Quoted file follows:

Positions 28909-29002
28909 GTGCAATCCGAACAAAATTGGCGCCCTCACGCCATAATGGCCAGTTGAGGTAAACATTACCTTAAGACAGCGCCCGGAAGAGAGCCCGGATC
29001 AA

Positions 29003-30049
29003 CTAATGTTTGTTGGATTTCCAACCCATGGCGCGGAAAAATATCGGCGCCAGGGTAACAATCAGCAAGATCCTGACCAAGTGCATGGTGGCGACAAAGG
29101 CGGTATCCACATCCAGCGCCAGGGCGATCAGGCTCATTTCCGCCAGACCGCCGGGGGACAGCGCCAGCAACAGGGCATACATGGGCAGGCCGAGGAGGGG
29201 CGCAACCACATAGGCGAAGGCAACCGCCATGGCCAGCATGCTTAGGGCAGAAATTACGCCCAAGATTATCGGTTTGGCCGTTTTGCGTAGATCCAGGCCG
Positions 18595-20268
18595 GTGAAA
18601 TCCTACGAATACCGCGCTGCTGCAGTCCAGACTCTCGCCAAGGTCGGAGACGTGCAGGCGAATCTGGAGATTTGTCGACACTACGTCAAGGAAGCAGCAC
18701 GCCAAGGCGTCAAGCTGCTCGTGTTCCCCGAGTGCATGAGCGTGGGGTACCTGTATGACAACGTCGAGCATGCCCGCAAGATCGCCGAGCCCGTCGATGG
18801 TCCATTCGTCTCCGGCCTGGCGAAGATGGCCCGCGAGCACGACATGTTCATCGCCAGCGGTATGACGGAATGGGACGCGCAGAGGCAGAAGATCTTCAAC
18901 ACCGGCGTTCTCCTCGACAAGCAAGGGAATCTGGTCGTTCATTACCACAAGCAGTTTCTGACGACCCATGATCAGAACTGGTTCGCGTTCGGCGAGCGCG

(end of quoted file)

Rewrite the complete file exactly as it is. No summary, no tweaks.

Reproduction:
Positions 28909-29002
28909 GTGCAATCCGAACAAAATTGGCGCCCTCACGCCATAATGGCCAGTTGAGGTAAACATTACCTTAAGACAGCGCCCGGAAGAGAGCCCGGATC
29001 AA

Positions 29003-30049
29003 CTAATGTTTGTTGGATTTCCAACCCATGGCGCGGAAAAATATCGGCGCCAGGGTAACAATCAGCAAGATCCTGACCAAGTGCATGGTGGCGACAAAGG
29101 CGGTATCCACATCCAGCGCCAGGGCGATCAGGCTCATTTCCGCCAGACCGCCGGGGGACAGCGCCAGCAACAGGGCATACATGGGCAGGCCGAGGAGGGG
29201 CGCAACCACATAGGCGAAGGCAACCGCCATGGCCAGCATGCTTAGGGCAGAAATTACGCCCAAGATTATCGGTTTGGCCGTTTTGCGTAGATCCAGGCCG
Positions 18595-20268
18595 GTGAAA
18601 TCCTACGAATACCGCGCTGCTGCAGTCCAGACTCTCGCCAAGGTCGGAGACGTGCAGGCGAATCTGGAGATTTGTCGACACTACGTCAAGGAAGCAGCAC
18701 GCCAAGGCGTCAAGCTGCTCGTGTTCCCCGAGTGCATGAGCGTGGGGTACCTGTATGACAACGTCGAGCATGCCCGCAAGATCGCCGAGCCCGTCGATGG
18801 TCCATTCGTCTCCGGCCTGGCGAAGATGGCCCGCGAGCACGACATGTTCATCGCCAGCGGTATGACGGAATGGGACGCGCAGAGGCAGAAGATCTTCAAC
18901 ACCGGCGTTCTCCTCGACAAGCAAGGGAATCTGGTCGTTCATTACCACAAGCAGTTTCTGACGACCCATGATCAGAACTGGTTCGCGTTCGGCGAGCGCG